What kind of person reads a 620-page book listing all 2,000 native Italian grapes? Or an off-the-wall mystery that involves murder in a vineyard in Provence?
Why, it’s one of us — a wine fan. If we can’t drink it all day long, we can at least spend a few dozen sultry summer hours reading about it.
Here are some books that I recommend for the beach or the cellar:• “The Science of Wine: From Vine to Glass (second edition)” by Jamie Goode (University of California Press, $39.95): At a time when “un-manipulated” is the buzzword in winemaking, it’s stunning how much modern science has changed the process — and how little we know about it. Goode is the man to tell us. He’s wine columnist for The Sunday Express in London, and he has a Ph.D. in plant biology.
He spills the beans on the widespread but little-discussed use of “reverse osmosis” to mechanically lower the alcohol of wines made in hot California climates. He challenges the sacred French concept of “terroir,” the idea that the soil in which vines are grown influences the flavor of wines. He finds no scientific proof that much-praised “old vines” make better wines. It’s technical stuff, but Goode’s background helps him make it compelling. It’s a splendid read for serious wine fans.• “Death in the Vines” by M.L. Longworth (Penguin, $15 paperback): The Provence winery owner suspects an inside job — someone has broken into his private cellar and stolen a very expertly selected group of his finest wines. The plot thickens when the eccentric wife of a friend goes on a crying jag, disappears altogether and is found in his vineyard — dead. Off-beat characters, lots of neat wine trivia and a real summer page-turner.
• “The World of Sicilian Wine” by Bill Nesto and Frances di Savino (University of California Press, $34.95): Wine first came to Sicily in the 8th century BC, with Greek and Phoenician settlers. In early days, Sicily’s wines served the Roman upper class, with urns found in the ruins of Pompeii.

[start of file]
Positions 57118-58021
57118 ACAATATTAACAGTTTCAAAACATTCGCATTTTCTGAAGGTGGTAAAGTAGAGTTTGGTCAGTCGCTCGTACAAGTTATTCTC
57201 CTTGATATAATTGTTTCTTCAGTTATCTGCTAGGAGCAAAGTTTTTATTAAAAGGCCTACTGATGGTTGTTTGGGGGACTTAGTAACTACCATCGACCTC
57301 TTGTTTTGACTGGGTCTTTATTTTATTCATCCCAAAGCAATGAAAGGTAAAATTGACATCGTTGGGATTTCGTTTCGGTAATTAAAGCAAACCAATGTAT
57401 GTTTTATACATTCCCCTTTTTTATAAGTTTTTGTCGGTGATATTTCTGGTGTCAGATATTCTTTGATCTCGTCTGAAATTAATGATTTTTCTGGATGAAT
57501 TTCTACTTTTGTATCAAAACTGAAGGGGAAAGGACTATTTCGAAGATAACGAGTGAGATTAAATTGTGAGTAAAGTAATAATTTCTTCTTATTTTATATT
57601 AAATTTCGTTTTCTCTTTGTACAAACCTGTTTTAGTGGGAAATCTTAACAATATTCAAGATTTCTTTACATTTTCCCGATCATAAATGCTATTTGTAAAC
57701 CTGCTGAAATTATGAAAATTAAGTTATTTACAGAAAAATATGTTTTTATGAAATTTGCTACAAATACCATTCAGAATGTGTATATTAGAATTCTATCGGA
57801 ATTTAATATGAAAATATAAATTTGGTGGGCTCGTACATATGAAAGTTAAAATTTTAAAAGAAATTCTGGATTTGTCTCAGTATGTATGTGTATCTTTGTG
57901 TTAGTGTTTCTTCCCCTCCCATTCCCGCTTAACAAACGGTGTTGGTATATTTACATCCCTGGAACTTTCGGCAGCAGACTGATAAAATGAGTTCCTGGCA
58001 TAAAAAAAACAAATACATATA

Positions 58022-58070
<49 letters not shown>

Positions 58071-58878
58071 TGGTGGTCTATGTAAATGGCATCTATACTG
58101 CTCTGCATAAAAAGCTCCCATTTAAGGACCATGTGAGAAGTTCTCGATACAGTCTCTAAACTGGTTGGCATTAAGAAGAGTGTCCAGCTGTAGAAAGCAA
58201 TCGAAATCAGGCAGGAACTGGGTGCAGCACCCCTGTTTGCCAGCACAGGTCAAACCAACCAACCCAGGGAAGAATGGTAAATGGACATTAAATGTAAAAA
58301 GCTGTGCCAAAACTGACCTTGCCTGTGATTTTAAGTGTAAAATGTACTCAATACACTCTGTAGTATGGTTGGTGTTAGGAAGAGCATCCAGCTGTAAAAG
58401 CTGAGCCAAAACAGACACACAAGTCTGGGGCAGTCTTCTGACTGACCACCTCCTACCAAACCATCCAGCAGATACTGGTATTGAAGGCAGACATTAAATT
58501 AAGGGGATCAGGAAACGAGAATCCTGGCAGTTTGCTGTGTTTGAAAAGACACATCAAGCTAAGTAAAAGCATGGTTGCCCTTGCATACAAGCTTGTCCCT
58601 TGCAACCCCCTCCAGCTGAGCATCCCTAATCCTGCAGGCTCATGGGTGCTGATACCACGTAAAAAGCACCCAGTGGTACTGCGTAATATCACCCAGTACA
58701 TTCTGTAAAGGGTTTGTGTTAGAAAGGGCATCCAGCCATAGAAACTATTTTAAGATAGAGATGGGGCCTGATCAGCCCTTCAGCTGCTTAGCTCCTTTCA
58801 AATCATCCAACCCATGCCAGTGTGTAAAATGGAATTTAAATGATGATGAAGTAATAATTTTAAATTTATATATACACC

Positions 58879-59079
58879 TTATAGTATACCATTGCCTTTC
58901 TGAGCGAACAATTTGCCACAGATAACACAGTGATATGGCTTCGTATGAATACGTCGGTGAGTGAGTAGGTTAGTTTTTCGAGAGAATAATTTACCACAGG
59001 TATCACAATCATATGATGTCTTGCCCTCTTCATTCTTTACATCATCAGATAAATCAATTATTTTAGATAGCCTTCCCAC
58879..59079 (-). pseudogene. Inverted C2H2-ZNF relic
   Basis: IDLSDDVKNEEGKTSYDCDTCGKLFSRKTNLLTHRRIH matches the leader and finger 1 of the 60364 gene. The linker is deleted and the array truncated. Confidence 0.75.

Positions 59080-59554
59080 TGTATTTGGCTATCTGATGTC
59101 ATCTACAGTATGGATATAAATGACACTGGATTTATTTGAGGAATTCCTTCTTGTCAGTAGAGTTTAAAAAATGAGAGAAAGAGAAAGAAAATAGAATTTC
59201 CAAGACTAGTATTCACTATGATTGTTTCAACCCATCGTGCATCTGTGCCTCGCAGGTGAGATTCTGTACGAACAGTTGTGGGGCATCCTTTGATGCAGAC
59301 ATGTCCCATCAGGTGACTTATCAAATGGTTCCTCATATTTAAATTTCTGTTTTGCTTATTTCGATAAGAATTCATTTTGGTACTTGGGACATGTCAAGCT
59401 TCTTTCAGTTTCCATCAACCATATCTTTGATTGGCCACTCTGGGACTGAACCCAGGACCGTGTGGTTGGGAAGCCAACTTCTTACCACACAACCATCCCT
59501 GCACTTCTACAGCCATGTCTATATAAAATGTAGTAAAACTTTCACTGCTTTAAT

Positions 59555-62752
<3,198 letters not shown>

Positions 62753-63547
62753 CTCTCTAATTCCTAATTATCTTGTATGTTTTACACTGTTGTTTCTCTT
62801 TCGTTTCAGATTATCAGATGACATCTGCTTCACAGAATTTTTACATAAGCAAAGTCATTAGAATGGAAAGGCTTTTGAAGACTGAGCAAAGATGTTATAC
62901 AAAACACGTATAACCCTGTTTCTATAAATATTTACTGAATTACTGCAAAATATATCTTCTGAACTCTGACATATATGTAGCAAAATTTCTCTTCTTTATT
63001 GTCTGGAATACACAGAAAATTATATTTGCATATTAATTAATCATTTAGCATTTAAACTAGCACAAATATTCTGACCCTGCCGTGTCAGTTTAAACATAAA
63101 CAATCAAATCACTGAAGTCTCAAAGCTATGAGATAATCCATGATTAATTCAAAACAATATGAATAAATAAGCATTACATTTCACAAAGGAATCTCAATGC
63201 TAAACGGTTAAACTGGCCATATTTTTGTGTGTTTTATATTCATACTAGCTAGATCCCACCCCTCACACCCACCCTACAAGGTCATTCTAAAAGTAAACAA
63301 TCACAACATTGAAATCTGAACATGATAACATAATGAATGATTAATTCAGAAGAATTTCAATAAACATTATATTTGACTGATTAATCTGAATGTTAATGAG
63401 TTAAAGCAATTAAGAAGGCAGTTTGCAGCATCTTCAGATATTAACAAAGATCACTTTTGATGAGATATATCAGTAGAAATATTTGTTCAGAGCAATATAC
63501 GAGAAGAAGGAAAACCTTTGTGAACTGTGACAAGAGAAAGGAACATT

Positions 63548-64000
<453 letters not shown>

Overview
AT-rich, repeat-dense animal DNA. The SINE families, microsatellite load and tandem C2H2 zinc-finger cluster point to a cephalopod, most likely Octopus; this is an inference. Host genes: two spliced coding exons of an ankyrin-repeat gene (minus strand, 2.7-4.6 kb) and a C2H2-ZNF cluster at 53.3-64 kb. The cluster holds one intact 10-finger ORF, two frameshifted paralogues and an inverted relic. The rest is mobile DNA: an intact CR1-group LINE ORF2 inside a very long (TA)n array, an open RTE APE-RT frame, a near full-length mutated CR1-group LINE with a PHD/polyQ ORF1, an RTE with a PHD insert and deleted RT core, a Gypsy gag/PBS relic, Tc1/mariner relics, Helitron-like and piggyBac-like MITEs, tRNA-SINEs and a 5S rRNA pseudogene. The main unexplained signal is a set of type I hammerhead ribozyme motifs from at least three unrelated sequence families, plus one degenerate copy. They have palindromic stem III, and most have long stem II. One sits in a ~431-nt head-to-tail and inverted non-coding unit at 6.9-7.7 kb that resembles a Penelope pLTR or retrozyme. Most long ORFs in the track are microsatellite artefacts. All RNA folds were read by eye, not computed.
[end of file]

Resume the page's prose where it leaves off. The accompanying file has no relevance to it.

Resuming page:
Sicily landed on the world wine map after 1770, when a British merchant chose its grapes to make Marsala, a wine fortified with brandy, as a cheaper alternative to Portugal’s Madeira. A wave of modernization in the 1980s and 1990s brought such international grapes as cabernet sauvignon and chardonnay. More recently, thank Bacchus, Sicily is sprouting state-of-the-art wineries that are bringing back the island’s native wines: the red nero d’avola, the white grillo and others. It’s a nifty guide to an up-and-coming wine area.
Wente Vineyards, for example, uses all-natural fertilizers, but it might apply an occasional spray of weed-killing herbicide to avoid the extra expense of hoe labor or the extra fuel of tractor tilling. Honig Vineyards puts its wine in lighter-weight bottles to save energy. It’s a new way of growing called “sustainable farming.” Compelling text and beautiful photos by two veteran journalists.• “Native Wine Grapes of Italy” by Ian d’Agata (University of California Press, $50): I always say every house in Italy has a little vineyard behind it. Now I have proof. This Rome-based wine writer for Decanter magazine and others has attempted to count every grape that is native to his country. His totals: 2,000 varieties, 1,000 of them well-identified by experts, and 600 in significant production.
He describes a few hundred — from Piedmont’s Barbera to Campania’s coda di volpe to Sicily’s frappato to Puglia’s verdeca and on and on. His 620-page tome tells how they’re grown and how they taste. It’s hours of pleasure for those who are tired of drinking only chardonnay and merlot.